John Cross (artist)

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John Cross (1819 – 26 February 1861) was an English painter.[1]

Life[edit]

Cross was born in Tiverton, Devon, where his father was the superintendent of a lace factory, in 1819. Soon afterwards his father moved to St. Quentin, as superintendent of an English factory, and the young Cross was admitted into the School of Design, where he showed so much ability that he was sent to Paris, where he entered the atelier of Picot, a painter of some celebrity in the old classic school.[2]

In 1843 Cross submitted a cartoon of The Assassination of Thomas à Becket to the competition for the decoration of the Houses of Parliament, held in Westminster Hall, but was unsuccessful as it did not fully comply with the terms of the competition. A second attempt in 1847, with an oil painting of The Clemency of Coeur-de-Lion, won him the first prize of £300, and was later purchased by the royal commissioners for £1,000.[2]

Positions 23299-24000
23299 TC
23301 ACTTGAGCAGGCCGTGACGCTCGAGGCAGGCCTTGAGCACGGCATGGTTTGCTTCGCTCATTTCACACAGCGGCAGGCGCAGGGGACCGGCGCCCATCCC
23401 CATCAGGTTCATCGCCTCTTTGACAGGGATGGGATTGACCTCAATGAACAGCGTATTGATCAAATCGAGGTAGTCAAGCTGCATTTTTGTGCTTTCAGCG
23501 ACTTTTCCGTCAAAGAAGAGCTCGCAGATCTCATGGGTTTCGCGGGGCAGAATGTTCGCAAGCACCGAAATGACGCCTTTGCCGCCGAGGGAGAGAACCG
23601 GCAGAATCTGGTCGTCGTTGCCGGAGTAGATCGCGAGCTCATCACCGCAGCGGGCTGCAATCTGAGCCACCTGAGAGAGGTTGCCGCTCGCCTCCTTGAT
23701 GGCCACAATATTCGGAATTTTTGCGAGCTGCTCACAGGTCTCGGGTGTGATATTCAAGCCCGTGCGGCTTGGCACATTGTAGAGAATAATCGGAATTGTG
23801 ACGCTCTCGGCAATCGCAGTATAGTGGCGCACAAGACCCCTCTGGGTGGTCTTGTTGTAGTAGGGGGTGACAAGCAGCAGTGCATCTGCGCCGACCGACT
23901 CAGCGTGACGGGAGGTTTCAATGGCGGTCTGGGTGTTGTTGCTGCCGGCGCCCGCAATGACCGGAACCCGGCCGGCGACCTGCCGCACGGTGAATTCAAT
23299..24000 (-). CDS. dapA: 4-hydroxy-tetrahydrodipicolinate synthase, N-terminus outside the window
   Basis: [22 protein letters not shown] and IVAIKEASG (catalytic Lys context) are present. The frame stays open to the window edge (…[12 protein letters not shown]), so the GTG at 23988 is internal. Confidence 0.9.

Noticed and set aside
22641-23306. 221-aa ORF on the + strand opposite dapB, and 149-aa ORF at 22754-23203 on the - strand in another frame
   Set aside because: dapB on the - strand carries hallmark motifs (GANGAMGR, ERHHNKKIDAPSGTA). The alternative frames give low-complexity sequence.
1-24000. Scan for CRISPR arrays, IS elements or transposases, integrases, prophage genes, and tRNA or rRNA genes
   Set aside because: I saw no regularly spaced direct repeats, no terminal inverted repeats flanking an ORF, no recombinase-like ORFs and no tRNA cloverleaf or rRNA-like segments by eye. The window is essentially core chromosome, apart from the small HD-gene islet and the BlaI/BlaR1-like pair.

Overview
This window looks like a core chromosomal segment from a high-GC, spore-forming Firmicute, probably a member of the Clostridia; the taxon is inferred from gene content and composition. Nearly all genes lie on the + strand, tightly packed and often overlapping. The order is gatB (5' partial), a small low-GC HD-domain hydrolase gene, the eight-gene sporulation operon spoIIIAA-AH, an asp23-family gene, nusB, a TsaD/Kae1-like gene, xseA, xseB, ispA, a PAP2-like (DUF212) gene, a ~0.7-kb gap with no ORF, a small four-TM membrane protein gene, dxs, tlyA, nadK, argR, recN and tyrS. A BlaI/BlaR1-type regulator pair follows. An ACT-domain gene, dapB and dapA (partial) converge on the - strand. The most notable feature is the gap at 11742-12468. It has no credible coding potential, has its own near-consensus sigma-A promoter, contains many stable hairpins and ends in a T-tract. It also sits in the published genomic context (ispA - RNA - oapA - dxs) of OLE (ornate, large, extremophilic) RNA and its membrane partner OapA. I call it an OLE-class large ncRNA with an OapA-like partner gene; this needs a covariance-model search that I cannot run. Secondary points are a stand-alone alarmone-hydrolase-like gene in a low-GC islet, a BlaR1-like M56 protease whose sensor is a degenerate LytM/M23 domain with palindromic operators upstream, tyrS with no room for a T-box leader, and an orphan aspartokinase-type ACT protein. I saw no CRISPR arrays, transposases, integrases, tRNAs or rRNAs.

In 1850 he exhibited at the Royal Academy for the first time, his subject being The Burial of the Young Princes in the Tower. This was followed by Edward the Confessor leaving his Crown to Harold in 1851 ; The Death of Thomas à Becket in 1853; Lucy Preston's Petition in 1856; and The Coronation of William the Conqueror in 1859; but none of Cross's later productions equalled his first effort.[2]

Following his death in London in 1861, his friends bought his Assassination of Thomas à Becket, and placed it in Canterbury Cathedral.[2]

References[edit]

Sources[edit]

  • Public Domain This article incorporates text from a publication now in the public domainBryan, Michael (1886). "Cross, John". In Graves, Robert Edmund. Bryan's Dictionary of Painters and Engravers (A–K). I (3rd ed.). London: George Bell & Sons.